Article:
A pro-business, pro-immigration bill introduced in the Kansas legislature yesterday pits traditionally Republican business leaders against the hardline anti-immigration Secretary of State and maybe the Republican governor as well.
The Kansas bill creates a state-sanctioned program that would allow undocumented immigrants to work legally in Kansas for two years at a time to address chronic labor shortages at feedlots and dairies.
The coalition of business groups supporting the measure says fees for hiring undocumented workers would make the program cost-neutral while sustaining the agricultural economy.
But Secretary of State Kris Kobach, who's also pushing this session for proof of citizenship on his voter ID law, says Kansas lawmakers won’t authorize illegal immigrants.
“You know I think it’s a fantasy for some people in the meatpacking industry to have these workers given some sort of state level amnesty,” he said, “but it's not gonna happen.”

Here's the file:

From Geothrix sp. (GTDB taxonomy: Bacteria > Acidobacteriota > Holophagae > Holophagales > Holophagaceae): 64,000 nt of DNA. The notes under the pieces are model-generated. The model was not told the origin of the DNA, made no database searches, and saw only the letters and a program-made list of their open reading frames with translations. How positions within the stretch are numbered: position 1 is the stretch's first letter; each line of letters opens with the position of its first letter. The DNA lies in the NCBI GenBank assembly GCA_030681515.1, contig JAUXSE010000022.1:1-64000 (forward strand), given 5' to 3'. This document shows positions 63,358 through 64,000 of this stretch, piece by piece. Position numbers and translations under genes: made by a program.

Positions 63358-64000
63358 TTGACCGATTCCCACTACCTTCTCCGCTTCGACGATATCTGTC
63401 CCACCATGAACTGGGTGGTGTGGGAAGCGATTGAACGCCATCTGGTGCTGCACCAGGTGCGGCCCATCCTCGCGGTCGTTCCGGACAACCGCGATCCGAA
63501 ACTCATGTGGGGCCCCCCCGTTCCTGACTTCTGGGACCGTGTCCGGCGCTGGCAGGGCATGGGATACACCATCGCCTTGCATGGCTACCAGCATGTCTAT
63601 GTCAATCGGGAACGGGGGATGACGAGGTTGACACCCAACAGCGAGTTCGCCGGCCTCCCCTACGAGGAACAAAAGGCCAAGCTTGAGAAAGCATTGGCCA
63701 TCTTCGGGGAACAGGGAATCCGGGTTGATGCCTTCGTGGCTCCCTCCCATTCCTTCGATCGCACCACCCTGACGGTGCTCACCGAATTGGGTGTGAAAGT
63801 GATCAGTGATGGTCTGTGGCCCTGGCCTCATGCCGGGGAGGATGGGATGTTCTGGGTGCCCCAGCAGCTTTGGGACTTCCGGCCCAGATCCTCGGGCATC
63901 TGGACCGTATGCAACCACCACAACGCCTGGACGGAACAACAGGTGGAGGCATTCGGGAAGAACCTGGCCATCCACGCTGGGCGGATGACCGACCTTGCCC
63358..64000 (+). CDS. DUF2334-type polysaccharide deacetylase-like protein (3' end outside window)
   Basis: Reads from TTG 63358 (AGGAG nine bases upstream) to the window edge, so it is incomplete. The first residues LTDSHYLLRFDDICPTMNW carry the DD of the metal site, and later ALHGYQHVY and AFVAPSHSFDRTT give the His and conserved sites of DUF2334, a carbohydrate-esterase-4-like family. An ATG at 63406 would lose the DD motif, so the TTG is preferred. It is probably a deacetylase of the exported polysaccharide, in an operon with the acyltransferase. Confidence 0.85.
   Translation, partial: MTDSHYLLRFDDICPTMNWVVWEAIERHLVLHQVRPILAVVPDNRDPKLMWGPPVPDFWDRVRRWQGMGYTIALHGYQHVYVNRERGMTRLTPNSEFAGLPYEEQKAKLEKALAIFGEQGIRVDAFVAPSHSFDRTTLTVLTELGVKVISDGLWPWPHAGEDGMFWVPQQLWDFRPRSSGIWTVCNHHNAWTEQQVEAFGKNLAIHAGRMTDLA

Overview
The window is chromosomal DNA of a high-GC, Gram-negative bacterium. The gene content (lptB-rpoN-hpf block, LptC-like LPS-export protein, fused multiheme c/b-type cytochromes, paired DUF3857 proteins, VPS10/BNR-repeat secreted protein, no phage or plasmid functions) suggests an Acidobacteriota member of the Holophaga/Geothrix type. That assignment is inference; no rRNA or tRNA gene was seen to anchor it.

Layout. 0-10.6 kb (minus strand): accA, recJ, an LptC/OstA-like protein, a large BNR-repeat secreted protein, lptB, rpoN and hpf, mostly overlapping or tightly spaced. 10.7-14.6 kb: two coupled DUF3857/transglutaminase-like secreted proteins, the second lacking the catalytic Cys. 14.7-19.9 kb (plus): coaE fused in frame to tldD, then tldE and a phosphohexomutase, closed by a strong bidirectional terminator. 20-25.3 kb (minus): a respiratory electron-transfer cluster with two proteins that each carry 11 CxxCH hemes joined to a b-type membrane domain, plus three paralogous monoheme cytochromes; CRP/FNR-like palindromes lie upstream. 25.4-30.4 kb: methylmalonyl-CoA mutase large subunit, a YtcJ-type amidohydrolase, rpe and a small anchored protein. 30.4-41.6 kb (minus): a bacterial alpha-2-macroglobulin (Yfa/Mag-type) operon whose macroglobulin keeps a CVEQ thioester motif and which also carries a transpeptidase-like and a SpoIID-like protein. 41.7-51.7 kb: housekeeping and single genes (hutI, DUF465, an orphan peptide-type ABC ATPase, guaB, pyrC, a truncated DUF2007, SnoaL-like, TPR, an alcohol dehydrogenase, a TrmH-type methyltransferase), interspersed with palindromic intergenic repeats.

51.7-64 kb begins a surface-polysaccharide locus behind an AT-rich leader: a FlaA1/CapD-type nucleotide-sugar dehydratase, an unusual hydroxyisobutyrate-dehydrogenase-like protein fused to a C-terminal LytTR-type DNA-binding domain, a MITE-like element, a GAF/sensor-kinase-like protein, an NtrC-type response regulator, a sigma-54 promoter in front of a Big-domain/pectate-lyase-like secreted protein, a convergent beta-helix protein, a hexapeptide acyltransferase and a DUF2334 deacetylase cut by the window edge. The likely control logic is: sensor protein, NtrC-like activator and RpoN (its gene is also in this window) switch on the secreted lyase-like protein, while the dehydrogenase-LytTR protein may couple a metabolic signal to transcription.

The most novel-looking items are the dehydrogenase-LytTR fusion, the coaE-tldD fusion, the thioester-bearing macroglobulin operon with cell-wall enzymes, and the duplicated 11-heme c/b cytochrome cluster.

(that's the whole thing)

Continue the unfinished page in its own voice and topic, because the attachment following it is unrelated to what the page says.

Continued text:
Eric Stafford with the Kansas Chamber of Commerce says the program is not amnesty, but a pragmatic response to lax federal immigration laws.
“The lack of effort by the federal government has pushed states into the need to come up with their own solution and we feel this is best solution for state of Kansas,” Stafford said.
Supporters say the program is a short-term, carefully monitored program in which immigrants already in the state can help the Kansas agriculture economy.
The Kansas Secretary of Agriculture has reportedly been talking with Department of Homeland Security about how to execute the plan while Gov. Brownback’s spokesman said yesterday the program was “not part of the government agenda.”